“The great conservative narrative of American decline-a formidable Puritan jeremiad with all the trimmings-routed the Democrats, who promised only more efficient government and more expansive benefits. Conservatives smeared national health insurance as another big-government, something-for-nothing program aimed at the wrong people-the poor, the failed, and the lazy. Republicans soon converted the backlash into a “Contract with America” and seized control of government by winning the House, the Senate, both legislative chambers in eleven new states, and-over three years-fifteen new governors’ offices. Conservatives have been tightening their grip on power ever since.”
In Morone’s view, the Republican’s have ridden their big government is the enemy trope into power and maintained their political dominance at all levels of government because Democrats and progressives have never countered with equally coherent, grand vision. Democrats and progressives are good at offering policies and solutions to address problems, but that strategy, according to Morone, only reinforces the germaneness of the Republican’s pre-Trump narrative.
It’s not like Democrats haven’t possessed opportunities to turn the GOP’s own ‘anti-government’ sentiments against them given, since World War II, the GOP while in control of the executive branch has never decreased the size of government.
Ironically, it took a Democrat to translate the GOP’s ideas into reality. In Bill Clinton’s last year in office, the federal payroll, when measured relative size to the total U.S population, had almost 25 percent fewer civilian employeeswhen compared to 1992. Similarly, direct federal expenditures under Clinton held constant during his presidency, going from $5,694 per American in 1992 to $5,647 per American in 1999 (when measured in constant dollars). When measured as a percent of gross domestic product, federal net outlays under Clinton fell from 21 percent to 17 percent (see Figure 4).
Clinton was so confident in his belief that his “New Democrats” had discovered the secret sauce in striking a balance between the necessary size of government and robust economic growth, he declared in his 1996 State of the Union address that “the era of big government is over, but we cannot go back to the time when our citizens were left to fend for themselves.”
As I often quote my father as saying about Bill Clinton, ‘He was the greatest Republican president we’ve ever had.” He wasn’t saying it as a compliment, however; but I now believe, as a libertarian with progressive tendencies (or am I a progressive with libertarian tendencies?), the post-Clinton presidencies squandered an opportunity to put the federal government on a sound fiscal path that could have lasted through the 21st century.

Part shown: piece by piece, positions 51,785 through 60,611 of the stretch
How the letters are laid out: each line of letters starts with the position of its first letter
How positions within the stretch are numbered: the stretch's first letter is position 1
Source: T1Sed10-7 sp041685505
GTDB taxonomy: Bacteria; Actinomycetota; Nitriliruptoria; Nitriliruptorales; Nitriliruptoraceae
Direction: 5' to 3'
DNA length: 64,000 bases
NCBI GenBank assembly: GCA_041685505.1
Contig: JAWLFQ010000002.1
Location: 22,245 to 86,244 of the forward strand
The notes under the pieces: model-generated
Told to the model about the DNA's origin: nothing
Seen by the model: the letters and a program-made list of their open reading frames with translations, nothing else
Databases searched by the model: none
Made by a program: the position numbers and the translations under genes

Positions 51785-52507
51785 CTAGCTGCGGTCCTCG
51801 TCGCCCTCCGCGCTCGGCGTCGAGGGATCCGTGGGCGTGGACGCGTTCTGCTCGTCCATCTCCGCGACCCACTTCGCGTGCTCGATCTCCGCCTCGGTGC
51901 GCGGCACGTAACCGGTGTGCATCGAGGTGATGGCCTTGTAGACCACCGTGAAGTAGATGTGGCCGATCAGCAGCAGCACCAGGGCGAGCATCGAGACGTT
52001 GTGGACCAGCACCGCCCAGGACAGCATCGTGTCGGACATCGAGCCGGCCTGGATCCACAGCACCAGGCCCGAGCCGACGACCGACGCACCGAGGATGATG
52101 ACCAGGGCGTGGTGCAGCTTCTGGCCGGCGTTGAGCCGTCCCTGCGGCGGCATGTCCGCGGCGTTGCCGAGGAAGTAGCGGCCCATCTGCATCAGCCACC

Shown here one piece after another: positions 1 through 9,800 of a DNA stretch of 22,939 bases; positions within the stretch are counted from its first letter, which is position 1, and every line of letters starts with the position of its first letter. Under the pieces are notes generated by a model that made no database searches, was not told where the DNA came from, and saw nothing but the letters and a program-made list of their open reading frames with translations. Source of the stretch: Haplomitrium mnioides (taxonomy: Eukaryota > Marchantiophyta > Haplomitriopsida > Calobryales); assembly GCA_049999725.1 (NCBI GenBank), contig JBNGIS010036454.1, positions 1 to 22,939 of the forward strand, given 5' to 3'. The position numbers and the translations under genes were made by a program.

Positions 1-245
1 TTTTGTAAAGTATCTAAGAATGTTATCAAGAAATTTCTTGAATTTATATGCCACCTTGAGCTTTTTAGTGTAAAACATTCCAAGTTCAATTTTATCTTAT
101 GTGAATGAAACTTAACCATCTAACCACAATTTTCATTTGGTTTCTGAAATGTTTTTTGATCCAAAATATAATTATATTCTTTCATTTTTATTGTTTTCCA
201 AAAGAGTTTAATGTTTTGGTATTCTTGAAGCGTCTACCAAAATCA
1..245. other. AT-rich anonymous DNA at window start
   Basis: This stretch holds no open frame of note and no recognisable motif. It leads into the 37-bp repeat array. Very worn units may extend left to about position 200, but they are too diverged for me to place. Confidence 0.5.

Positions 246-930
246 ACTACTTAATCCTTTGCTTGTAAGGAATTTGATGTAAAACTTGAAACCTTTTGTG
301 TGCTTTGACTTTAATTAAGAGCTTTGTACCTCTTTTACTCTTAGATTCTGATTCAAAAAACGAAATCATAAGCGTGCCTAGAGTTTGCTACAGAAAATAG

Democrats and Republicans have colluded to make the American economy a permanent war economy
If Clinton’s fiscal model had been pursued through today —smaller government, higher taxes on the wealthy, targeted tax cuts, broad deregulation, and limited military commitments — this country would be in a better financial position to consider substantive policy ideas to address global warming, terrorism, student debt, slow wage growth, and a more rational health care system.
Instead, our country today is too busy funding the occupations of Afghanistan and one-third of Syria, supporting a regime change war in Yemen, threatening new regime wars in Iran and North Korea, and maintaining military bases and special operations forces in over 150 countries, to seriously consider implementing progressive policies such as an economically rational health care system comparable to what EVERY advanced economy in the world already enjoys.
In the shadow of the Trump administration, it is very sheikh in intellectual circles to reevaluate George W. Bush’s legacy as not being as bad as we once thought. The rehabilitation of W. is what happens when corporate Democrats join forces with neocons like Bill Kristol and David Frum in a common struggle to remove Donald the Barbarian from power.
In point of fact, the cost of George W. Bush’s incompetence continues to grow by the day. The hope that Barack Obama would end Bush’s interventionism never materialized — instead, he maintained most of the U.S.’s military commitments abroad and, often at the urging of his Secretaries of State, found new ones (Libya, Syria, Yemen, and half of the African continent).
The ink and airtime spent in the last two years by the news media over Russia’s crude meddling in the 2016 election is a convenient distraction so establishment Democrats and Republicans won’t be held accountable for their failed foreign policy policies and unsustainable military interventions over the nearly past 20 years. The radical Islamic terrorism whose seeds were planted by the First Gulf War in 1991 but isolated geographically in Middle East, now finds sanctuary from Southeast Asia to Northern Africa and has planted roots in many of Europe’s largest urban centers.